Many of the children have been abused by traffickers on their long journey from Central America through Mexico to the U.S. border. Many were detained while fleeing violence and extortion from gangs in Guatemala, El Salvador and Honduras.
Some children believe they will receive leniency from U.S. authorities because Obama two years ago granted temporary legal status to undocumented children who were brought to the United States by their parents in an executive order called Deferred Action for Childhood Arrivals. But to be eligible for DACA, children had be living in the United States continuously since 2007 and be at least 15 years old.
But John Jairo Lugo, an immigration advocate with New Haven’s Unidad Latina en Accion, said the real reason Central American children are fleeing their countries to come to the United States is the violence roiling their nations. He blames the United States for aiding countries like Honduras that even the State Department has criticized for its poor human rights record.
“These are people who are the product of U.S. policy in Central America,” Lugo said.
He said Malloy’s decision not to house immigrant children in the Southbury Training School “is bad because this is a governor who says he cares about immigrants.”
“Connecticut is a welcoming state,” Lugo said. “Connecticut has many empty buildings, like the New Haven Armory and closed schools that could be an alternative [to the Southbury Training School.]
His organization has helped about 10 children – some of them accompanied by their mothers, others not — who have relocated to Connecticut to live with family members. All of the children are from Guatemala and range in age from 2 to 17.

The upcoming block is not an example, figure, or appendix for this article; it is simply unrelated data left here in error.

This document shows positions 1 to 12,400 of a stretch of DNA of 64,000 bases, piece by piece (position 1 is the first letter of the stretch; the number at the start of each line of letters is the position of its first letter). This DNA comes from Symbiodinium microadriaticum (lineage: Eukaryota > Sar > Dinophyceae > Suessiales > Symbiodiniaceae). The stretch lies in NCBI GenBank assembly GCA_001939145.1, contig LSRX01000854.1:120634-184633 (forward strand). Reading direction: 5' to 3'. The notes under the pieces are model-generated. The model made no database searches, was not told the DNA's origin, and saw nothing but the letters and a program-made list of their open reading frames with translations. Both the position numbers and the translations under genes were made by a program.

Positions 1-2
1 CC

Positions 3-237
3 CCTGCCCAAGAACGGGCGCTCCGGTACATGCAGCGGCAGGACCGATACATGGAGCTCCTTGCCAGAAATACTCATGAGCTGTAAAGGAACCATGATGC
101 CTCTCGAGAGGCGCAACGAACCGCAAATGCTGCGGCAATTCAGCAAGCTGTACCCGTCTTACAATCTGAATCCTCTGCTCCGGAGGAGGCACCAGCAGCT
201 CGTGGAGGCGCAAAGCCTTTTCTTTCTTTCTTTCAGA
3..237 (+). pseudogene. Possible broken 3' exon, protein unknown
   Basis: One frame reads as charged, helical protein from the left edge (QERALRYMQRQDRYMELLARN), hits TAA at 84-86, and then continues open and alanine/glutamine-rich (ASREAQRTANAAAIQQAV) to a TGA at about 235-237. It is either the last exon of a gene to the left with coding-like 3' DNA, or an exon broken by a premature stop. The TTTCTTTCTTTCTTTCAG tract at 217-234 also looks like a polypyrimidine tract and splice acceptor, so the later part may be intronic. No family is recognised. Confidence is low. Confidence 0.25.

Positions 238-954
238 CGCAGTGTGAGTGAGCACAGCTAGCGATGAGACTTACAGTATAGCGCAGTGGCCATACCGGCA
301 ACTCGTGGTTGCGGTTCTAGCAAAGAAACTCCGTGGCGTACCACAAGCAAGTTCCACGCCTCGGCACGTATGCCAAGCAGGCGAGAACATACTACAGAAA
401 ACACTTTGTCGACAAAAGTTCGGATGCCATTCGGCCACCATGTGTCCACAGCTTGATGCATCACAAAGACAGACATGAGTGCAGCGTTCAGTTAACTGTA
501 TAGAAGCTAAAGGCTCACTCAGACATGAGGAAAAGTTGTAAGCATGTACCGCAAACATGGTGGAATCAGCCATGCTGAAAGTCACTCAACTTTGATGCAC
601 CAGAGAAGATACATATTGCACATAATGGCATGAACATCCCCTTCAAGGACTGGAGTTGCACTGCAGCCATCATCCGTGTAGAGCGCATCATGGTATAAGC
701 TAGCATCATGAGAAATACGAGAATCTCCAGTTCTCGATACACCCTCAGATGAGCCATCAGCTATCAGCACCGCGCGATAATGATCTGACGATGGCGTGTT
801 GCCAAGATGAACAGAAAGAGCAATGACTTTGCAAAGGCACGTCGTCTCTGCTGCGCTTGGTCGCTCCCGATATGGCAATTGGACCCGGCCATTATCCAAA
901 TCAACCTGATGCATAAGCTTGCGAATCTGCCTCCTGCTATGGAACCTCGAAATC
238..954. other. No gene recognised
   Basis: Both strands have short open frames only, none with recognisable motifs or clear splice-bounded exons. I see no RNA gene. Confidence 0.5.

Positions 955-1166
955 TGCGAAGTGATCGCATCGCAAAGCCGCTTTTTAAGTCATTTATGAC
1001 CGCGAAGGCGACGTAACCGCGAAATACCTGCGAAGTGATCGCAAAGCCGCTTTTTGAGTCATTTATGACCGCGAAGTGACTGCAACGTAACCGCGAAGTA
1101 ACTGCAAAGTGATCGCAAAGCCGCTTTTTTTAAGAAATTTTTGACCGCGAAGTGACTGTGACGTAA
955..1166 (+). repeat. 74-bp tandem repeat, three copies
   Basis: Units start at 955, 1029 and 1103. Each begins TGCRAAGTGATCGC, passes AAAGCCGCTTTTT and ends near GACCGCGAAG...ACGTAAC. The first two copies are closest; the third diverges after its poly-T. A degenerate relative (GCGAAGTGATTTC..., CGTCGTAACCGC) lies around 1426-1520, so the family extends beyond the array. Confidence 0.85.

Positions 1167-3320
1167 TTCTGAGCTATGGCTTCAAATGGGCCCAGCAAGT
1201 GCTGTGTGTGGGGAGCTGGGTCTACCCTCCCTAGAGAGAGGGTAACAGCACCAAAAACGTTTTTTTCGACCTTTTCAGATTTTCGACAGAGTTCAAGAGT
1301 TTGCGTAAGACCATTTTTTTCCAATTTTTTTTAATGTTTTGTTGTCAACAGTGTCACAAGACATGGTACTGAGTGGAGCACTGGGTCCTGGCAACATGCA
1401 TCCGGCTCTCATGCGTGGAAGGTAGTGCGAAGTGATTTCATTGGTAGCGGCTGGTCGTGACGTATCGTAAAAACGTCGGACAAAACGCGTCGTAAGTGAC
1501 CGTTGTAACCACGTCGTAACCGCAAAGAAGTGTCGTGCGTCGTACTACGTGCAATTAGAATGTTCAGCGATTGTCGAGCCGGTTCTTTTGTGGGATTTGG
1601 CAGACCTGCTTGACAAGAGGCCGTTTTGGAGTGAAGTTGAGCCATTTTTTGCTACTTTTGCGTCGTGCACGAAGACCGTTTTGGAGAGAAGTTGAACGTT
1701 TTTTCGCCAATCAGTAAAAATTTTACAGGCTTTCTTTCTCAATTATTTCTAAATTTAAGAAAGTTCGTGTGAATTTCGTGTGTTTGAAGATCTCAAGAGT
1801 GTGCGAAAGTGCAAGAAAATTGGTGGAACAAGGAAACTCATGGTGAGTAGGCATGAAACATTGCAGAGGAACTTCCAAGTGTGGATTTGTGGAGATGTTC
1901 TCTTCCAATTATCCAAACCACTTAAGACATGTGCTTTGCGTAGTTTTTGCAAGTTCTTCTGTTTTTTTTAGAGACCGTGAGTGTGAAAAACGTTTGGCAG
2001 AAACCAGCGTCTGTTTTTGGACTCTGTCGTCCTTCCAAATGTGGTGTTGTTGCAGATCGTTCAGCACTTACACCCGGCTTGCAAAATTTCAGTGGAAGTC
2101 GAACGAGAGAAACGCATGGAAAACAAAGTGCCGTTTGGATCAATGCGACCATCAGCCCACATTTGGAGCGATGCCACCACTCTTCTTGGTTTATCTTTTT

Meanwhile, the president’s immigration request in Congress has received mixed reviews. Many Democrats support the appropriation of more money to deal with the wave of immigrants, but will not support amending the Trafficking Victims of Protection Act to allow quicker deportation of the children.
“Some members of Congress are proposing that the way to solve this problem is by amending the Trafficking Victims Protection Act to make it easier to deport these children by rushing them through a superficial hearing without access to counsel or child welfare specialists. That is unacceptable,” said Sen. Patrick Leahy, D-Vt., the head of the Senate Judiciary Committee.
Sens. Richard Blumenthal, D-Conn, and Chris Murphy, D-Conn., also support the appropriation of more funds. But, like Leahy they reject speeding deportation of the children.
The Pew Research Center for People & the Press released a report on Wednesday showing that Obama gets very low ratings for his handling of the issue.
It found just 28 percent of the public approves of the way he is handling the surge of children from Central America, while twice as many, 56 percent, disapprove. That is one of the lowest ratings for his handling of any issue since he became president.